• Length:
    4 Weeks
  • Effort:
    2–4 hours per week
  • Price:

    FREE
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  • Institution
  • Subject:
  • Level:
    Advanced
  • Language:
    English
  • Video Transcript:
    English

Associated Programs:

Prerequisites

About this course

Skip About this course

We will explain how to start with raw data, and perform the standard processing and normalization steps to get to the point where one can investigate relevant biological questions. Throughout the case studies, we will make use of exploratory plots to get a general overview of the shape of the data and the result of the experiment. We start with RNA-seq data analysis covering basic concepts of RNA-seq and a first look at FASTQ files. We will also go over quality control of FASTQ files; aligning RNA-seq reads; visualizing alignments and move on to analyzing RNA-seq at the gene-level: counting reads in genes; Exploratory Data Analysis and variance stabilization for counts; count-based differential expression; normalization and batch effects. Finally, we cover RNA-seq at the transcript-level: inferring expression of transcripts (i.e. alternative isoforms); differential exon usage. We will learn the basic steps in analyzing DNA methylation data, including reading the raw data, normalization, and finding regions of differential methylation across multiple samples. The course will end with a brief description of the basic steps for analyzing ChIP-seq datasets, from read alignment, to peak calling, and assessing differential binding patterns across multiple samples.

Given the diversity in educational background of our students we have divided the series into seven parts. You can take the entire series or individual courses that interest you. If you are a statistician you should consider skipping the first two or three courses, similarly, if you are biologists you should consider skipping some of the introductory biology lectures. Note that the statistics and programming aspects of the class ramp up in difficulty relatively quickly across the first three courses. By the third course will be teaching advanced statistical concepts such as hierarchical models and by the fourth advanced software engineering skills, such as parallel computing and reproducible research concepts.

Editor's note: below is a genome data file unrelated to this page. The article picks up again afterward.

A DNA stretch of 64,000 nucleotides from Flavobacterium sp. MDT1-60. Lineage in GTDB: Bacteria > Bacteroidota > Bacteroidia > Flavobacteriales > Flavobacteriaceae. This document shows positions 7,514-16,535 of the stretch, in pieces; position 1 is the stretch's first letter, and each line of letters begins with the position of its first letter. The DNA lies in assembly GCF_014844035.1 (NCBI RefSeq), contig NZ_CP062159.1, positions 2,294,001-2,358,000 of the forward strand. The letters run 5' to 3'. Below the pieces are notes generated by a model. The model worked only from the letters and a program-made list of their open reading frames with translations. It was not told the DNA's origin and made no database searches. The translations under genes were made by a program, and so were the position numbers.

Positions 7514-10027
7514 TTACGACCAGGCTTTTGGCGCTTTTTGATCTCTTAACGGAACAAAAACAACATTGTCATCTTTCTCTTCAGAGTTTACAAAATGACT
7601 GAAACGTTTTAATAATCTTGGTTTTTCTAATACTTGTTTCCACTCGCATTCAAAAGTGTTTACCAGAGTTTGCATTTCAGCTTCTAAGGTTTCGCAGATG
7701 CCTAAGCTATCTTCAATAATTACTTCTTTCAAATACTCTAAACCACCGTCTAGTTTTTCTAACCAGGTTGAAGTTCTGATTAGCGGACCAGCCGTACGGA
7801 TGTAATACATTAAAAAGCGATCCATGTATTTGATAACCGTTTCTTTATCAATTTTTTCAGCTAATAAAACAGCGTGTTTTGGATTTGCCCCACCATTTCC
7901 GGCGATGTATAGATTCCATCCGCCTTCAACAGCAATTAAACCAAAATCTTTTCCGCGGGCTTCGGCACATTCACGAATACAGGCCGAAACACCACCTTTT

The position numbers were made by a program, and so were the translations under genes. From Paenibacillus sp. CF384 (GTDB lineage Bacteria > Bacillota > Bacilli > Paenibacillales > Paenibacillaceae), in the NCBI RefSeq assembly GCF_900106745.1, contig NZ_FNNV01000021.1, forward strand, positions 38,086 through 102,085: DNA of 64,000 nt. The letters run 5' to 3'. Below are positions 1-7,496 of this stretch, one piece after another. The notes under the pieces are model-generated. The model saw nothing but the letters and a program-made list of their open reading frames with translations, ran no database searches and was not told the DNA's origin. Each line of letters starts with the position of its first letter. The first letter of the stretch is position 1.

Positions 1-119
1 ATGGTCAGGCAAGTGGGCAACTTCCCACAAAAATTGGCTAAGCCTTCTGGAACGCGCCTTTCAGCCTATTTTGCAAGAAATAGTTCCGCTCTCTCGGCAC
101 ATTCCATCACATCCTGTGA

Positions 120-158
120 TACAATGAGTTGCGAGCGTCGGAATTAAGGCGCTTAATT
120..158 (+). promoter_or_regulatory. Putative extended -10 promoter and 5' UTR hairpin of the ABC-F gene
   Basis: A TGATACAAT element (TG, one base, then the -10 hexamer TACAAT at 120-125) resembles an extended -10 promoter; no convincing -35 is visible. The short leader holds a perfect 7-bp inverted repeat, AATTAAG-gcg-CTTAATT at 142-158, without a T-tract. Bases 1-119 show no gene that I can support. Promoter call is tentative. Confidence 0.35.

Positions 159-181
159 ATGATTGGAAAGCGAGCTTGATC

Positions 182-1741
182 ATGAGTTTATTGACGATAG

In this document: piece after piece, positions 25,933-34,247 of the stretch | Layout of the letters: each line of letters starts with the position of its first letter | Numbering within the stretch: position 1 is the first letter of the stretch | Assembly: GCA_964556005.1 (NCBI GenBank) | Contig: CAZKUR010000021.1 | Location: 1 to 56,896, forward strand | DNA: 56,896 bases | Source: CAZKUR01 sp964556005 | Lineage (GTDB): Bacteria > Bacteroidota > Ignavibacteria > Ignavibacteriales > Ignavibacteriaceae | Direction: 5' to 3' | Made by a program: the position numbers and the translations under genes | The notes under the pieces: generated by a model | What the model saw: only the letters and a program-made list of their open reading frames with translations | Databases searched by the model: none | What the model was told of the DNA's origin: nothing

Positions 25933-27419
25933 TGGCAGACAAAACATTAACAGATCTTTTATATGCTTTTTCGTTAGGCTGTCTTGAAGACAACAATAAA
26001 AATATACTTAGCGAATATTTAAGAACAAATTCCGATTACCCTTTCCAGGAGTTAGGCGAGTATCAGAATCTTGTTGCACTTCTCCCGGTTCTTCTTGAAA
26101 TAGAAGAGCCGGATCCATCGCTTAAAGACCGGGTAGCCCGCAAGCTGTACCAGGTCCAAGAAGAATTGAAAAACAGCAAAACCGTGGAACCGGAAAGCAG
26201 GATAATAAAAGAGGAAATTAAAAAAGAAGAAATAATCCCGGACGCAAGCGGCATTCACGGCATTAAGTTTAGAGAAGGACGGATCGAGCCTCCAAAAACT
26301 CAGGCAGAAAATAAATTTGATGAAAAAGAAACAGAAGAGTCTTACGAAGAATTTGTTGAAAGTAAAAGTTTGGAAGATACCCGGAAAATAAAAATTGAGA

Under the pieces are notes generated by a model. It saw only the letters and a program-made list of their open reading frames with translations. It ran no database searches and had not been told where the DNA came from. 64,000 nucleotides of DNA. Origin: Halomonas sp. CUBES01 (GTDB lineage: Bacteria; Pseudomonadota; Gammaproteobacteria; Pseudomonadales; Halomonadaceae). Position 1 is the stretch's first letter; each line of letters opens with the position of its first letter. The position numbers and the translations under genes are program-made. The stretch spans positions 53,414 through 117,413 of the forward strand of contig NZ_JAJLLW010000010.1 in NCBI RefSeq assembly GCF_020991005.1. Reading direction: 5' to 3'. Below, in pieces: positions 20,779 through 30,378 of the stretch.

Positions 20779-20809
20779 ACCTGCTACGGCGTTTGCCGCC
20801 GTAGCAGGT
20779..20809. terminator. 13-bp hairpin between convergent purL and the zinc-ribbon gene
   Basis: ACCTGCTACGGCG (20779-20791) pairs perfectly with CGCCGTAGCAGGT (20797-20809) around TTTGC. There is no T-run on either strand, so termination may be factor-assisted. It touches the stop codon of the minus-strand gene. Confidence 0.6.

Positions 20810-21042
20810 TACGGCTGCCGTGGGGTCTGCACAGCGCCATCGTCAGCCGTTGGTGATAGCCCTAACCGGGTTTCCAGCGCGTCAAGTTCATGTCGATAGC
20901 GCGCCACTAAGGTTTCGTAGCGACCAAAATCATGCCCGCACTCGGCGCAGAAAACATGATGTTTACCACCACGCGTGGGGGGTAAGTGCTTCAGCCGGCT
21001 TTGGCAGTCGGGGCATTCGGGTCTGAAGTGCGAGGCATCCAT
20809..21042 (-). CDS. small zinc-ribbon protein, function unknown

These courses make up 2 XSeries and are self-paced:

PH525.1x: Statistics and R for the Life Sciences

PH525.2x: Introduction to Linear Models and Matrix Algebra

PH525.3x: Statistical Inference and Modeling for High-throughput Experiments

PH525.4x: High-Dimensional Data Analysis

PH525.5x: Introduction to Bioconductor: annotation and analysis of genomes and genomic assays

PH525.6x: High-performance computing for reproducible genomics

PH525.7x: Case studies in functional genomics


This class was supported in part by NIH grant R25GM114818.

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What you'll learn

Skip What you'll learn
  • Mapping reads
  • Quality assessment of Next Generation Data
  • Analyzing RNA-seq data
  • Analyzing DNA methylation data
  • Analyzing ChIP Seq data

Meet your instructors

Rafael Irizarry
Professor of Biostatistics
Harvard University
Michael Love
Assistant Professor, Departments of Biostatistics and Genetics
UNC Gillings School of Global Public Health

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